Esmond Selwyn

Esmond Selwyn -1948~

Jazz Guitarist

EsmondSelwynEsmond Selwyn  has long been recognized as one of the UK’s greatest performing jazz guitarists and jazz educators. With a list of reviews and credits almost too numerous to mention, the quality of his playing has been formally acknowledged by some of the world’s greatest jazz musicians.

After Esmond had played a set at Ronnie Scott’s Club with Bill le Sage he was to receive a most memorable accolade from legendary Miles Davis tenor sax sideman, George Coleman “You sound great, boy!”  From Tony Mottola, Frank Sinatra’s guitarist, a personal letter reads “You have great chops! (technique) My pleasure these days comes from listening to great jazz guitarists such as yourself..”

In his monumental work, “The Great Jazz Guitarists”, Ivor Mairants writes “Esmond has, in my opinion, a fingerboard technique second to none…” 

Trained with Chuck Wayne.
This very much influenced his legato flowing technique along with close study of Parker and Coltrane.

Esmond has shared the bill at international jazz festivals with Chick Corea, Elvin Jones, Charlie Byrd and has accompanied visiting American stars, Art Farmer, Redd Rodney, Bobby Shew, Al Cohn and Jimmy Witherspoon :

I promised you a Django anecdote –
way back in 1938, my Dad, Frank Selwyn, lived in Ilford and Django was due to appear at the Shepherds Bush Empire.  My Dad was 13 at the time.  He and his cousins only had enough money either for the fare across London or to get in and see Django.  So they walked 12 miles from Ilford – paid to see Django – and then walked back again.  It was a story told and retold in my family and Django had a major influence in my formative years.  Best wishes, Esmond Selwyn – Guitarist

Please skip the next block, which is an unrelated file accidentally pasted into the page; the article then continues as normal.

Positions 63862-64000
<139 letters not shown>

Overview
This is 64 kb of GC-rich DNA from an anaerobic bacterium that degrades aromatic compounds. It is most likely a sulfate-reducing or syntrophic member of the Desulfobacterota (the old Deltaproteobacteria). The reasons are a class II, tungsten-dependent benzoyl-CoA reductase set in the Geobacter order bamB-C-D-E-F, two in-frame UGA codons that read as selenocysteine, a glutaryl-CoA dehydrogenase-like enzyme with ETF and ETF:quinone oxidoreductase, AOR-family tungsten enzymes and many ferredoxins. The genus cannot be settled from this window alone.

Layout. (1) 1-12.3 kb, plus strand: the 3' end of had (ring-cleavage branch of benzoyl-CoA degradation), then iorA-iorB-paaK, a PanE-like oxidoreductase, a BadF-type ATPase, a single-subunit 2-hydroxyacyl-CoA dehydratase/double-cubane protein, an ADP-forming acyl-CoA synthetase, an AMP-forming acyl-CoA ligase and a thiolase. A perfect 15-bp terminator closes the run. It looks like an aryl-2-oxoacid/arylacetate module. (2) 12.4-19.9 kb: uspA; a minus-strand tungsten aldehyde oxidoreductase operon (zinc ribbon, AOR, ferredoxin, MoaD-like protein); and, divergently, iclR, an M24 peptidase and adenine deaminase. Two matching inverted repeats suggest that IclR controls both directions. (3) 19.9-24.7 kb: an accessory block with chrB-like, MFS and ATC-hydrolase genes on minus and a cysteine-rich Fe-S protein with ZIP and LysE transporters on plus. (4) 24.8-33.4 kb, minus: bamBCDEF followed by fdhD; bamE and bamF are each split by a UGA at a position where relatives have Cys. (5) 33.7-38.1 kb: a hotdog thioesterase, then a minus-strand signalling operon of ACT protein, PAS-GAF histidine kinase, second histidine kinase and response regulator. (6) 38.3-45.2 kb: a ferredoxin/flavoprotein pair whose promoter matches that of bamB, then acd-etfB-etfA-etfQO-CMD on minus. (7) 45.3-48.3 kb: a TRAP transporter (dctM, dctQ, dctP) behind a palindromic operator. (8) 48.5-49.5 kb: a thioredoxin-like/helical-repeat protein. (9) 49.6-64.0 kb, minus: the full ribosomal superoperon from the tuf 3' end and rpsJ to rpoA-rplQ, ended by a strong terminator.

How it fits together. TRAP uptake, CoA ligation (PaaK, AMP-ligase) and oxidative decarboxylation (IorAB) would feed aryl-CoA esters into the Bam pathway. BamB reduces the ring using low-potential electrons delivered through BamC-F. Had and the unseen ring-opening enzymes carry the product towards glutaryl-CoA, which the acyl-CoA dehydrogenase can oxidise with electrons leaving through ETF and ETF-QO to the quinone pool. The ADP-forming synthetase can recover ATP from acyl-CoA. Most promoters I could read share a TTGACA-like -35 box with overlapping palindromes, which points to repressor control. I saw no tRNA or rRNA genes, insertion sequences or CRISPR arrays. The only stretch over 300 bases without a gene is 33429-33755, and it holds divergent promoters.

Esmond Selwyn Interviews – Riff Radio

Esmonds first guitar was purchased by his dad for £10 in 1958 when he was only 10 years olda weeks wages then for his father and certainly not the best Guitar in the world but enough to get him started on extending his Django simulations. he moved on to Charlie Christian and was also taught by Ivor Mariants and the as they say the rest is history……

Esmond Selwyn’s Gresford Guitar Academy of the Jazz Guitar

EsmondSelwynGuitarEsmond currently plays a much modified Blonde finish Gibson ES-175c Electric Archtop with a Florentine Cut-out with an inset Charlie Christian style bar pickup and added bridge Piezo pickup to his own custom specification to achieve a really mellow sound. Esmond is also totally delighted with his custom designed valve amplifier made especially for him by Engineer, David Lunt of Manchester Road, Stockport.

When the ES-175 debuted with a run of 129 in 1949, it nudged aside the ES-150, which had been the guitar of choice for jazz innovators like Charlie Christian and Eddie Durham. The ES-175 also proved a more manageable and less costly alternative to the L-5s thanks to its smaller body size and laminated top. It has a single pointed cutaway, sunk in cavity pickup in the neck position, bound body top and back , double parallelogram fingerboard inlays and were made in natural and sunburst finishes .  The ES-175 was played by jazz guitar virtuosos like Kenny Burrell, Jim Hall, Herb Ellis, Joe Pass, Pat Metheny, and some rock guitarists such as Steve Howe, Mark Knopfler and more.


Esmond Selwyn has such astounding technique that you wonder why he’s not better known stateside.

EsmondAxeThe Axe, recorded ‘live’ (two-thirds in-studio, one-third on-gig), is somewhat frustrating: the one-take-only vibe of the album generates palatable excitement, demonstrating that Selwyn’s jazz spirit is alive and well, but the guitarist’s predilection for mid-range chord voicing’s stands out.

The playing is outstanding and inspired, bringing life to a who’s who of standard chestnuts: “Stella by Starlight” is boppy and full of brio, rippling with muscular, daredevil lines that match with charisma what they have in accuracy; “A Nightingale Sang in Berkeley Square’ is contemplative, laced with spicy chromatics and spacey meanderings; and “All the Things You Are” is a tour-de-force, a fast and furious two-way conversation of juxtaposed registers